Protest in pop culture: Hong Kong’s resistance

Amid mainland China's crackdowns on Hong Kong democracy in recent years, the city's arts and culture scene provides respite and courage.

In many liberal democracies like Australia, we can be assured of our freedom to publicly express dissent. We are at liberty to voice grievances with our elected representatives and organise mass protests on the streets with mild fear of retaliation. Despite their shortcomings, these moderate securities are not an option for citizens in other parts of the world. In Hong Kong, a special administrative region of China that has clashed with the mainland multiple times, it’s a completely different story.

In 2019, the city made international headlines due to a series of pro-democracy protests, triggered by a controversial bill that would have allowed criminal suspects to be extradited to mainland China. The protests were characterised by various activist tactics, including mass rallies in public areas, boycotts of mainland-backed businesses, and extreme police brutality to shut down protesters. These factors placed questions about the state of Hong Kong’s democracy front and centre of the international stage.

However, following the two-year setback of COVID lockdowns, the city’s dissent has been muffled by new COVID regulations that ban gatherings of more than four people, and the enactment of the national security law, which makes it easier for police to prosecute protesters. 

What might a person turn to for comfort in a city with such tightening repression? 

The answer, in part, is Hong Kong’s emerging arts and culture.

Prior to its administration under China, Hong Kong was a cultural powerhouse in Asia. Names like Wong Kar-Wai, Bruce Lee, Tony Leung, and Anita Mui emerged from its blossoming creative industry. Hong Kong studies professor Yui-Wai Chu describes the optimism that characterised this period as a “northbound imaginary”; the idea that Hong Kong’s thriving creative industry could positively influence China with its intrinsically diverse core values. Unfortunately, such optimism was short-lived. 

As Hong Kong’s best and brightest crossed the border to pursue better career opportunities in China in 2003, the industry entered an era of what political scientist Ngok Ma describes as “mainlandisation”. This entailed the “blurring of the physical, social, cultural, and psychological border between mainland China and Hong Kong”. The city’s vibrant cultural identity, once an unstoppable force in Asia, began to wane.

But the seeds of resistance were planted even as Chinese culture began to encroach upon Hong Kong’s creative industry – seeds that would grow alongside the city’s pro-democracy movement. As the state cracked down on overt forms of protest in 2019, Hong Kong’s creative industry experienced a resurgence.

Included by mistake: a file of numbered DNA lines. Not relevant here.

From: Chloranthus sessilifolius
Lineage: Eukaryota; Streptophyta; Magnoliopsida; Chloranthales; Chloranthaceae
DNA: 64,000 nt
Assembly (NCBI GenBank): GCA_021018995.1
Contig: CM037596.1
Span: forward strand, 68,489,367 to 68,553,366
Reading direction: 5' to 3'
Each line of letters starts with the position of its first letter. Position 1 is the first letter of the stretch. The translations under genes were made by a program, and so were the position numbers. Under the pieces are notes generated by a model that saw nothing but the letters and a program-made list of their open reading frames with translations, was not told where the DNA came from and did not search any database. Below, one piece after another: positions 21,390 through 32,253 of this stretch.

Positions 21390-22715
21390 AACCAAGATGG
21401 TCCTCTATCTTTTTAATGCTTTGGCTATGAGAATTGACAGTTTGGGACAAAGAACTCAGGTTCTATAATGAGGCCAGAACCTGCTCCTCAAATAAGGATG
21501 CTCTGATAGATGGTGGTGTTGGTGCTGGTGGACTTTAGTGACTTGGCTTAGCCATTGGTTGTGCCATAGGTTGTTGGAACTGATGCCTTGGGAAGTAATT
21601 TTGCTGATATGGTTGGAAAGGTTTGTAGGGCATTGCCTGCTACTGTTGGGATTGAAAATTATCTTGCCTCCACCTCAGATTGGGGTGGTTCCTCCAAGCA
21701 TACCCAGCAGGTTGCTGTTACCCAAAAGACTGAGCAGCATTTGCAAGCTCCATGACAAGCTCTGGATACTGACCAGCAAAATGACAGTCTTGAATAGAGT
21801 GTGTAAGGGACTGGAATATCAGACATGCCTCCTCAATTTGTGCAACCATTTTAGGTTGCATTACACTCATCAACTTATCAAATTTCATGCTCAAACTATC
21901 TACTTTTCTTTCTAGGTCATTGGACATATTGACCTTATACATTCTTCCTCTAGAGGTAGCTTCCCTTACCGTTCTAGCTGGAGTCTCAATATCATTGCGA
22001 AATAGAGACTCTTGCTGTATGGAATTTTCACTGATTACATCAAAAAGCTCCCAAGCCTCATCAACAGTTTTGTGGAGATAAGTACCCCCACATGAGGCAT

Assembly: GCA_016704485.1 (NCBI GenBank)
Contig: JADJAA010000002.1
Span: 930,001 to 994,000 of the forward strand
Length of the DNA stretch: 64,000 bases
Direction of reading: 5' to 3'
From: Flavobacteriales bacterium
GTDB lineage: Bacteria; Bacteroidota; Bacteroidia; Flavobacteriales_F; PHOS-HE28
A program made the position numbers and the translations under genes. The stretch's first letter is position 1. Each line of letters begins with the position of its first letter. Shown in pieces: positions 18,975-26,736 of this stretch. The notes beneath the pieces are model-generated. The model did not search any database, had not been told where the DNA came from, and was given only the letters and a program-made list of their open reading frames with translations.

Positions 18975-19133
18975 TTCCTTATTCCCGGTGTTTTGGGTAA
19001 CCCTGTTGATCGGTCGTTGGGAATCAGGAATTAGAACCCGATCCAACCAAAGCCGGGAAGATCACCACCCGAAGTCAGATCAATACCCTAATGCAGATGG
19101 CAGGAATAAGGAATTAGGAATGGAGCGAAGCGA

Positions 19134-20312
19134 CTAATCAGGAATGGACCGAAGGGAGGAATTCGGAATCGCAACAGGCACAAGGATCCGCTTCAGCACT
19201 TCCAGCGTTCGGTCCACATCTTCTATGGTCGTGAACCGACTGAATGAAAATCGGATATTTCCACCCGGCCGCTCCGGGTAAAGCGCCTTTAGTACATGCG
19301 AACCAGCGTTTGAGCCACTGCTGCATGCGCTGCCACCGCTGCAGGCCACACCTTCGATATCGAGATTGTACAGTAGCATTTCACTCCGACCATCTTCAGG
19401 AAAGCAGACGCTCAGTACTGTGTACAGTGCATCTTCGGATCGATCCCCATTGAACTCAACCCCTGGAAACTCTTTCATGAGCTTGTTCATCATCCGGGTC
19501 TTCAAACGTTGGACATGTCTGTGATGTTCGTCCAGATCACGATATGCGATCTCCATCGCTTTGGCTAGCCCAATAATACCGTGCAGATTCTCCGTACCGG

Street graphic designs and the iconic Lady Liberty Hong Kong, based on a demonstrator who suffered from an eye injury after having her safety goggles damaged by a bean bag round, could be easily found all over Hong Kong

The Cantopop scene shifted from heartbreak to protest as more people shared the sentiments of wanting to hold onto this cultural identity. One example is the YouTubers-turned-musicians Trial & Error, who gained popularity around the same time the new national security law made headlines. 

While the band believes in communicating their ideas through their work instead of overtly expressing their political stance, a second layer of meaning may often be decoded from their music, such as their chart-topping song ‘Hai Gum Sin La’ (‘係咁先喇‘)

The song’s chorus can roughly be translated into, “I am taking my leave first, let’s play again next time. Goodbye, see you next time, if there is even next time”. Although, on the surface, the lyrics describe someone leaving a party early, they confirmed in a BBC News interview that the song also alluded to Hong Kong’s recent mass exodus.

In an interview with the South China Morning Post, the founding trio said that they find it “thrilling” to navigate the grey areas of censorship. Neo Yau Hawk-sau, one of the founders, said: “The grey area is where we survive. If we lose this space, between the red lines, then we quit. Or we die.” 

Another group, Mirror, also rose to fame as the Chinese government tightened its grip on Hong Kong. Like Trial & Error, the boy band avoided explicitly stating their political leaning, but has somehow become an “ideological canvas” as they are increasingly viewed as an emblem of modern Hong Kong’s identity. 

Their song ‘Warrior’ particularly resonates with people in the city, such as Gwyneth Ho, an opposition politician and former journalist who has been detained by police, and faces a life sentence under the National Security Law. Ho has previously referenced the song’s lyrics on social media, specifically lines which can be translated to “Death is the worst thing that can happen, and I won’t avoid it”. 

Popular culture continues to prove itself as a bridge between the political and the personal, especially in democracies as tightly controlled as Hong Kong. Hong Kong’s creative industry evidences that resistance continues to exist not only in overt and physical forms of protests, but subtler modes of artistic and cultural expression, despite all odds.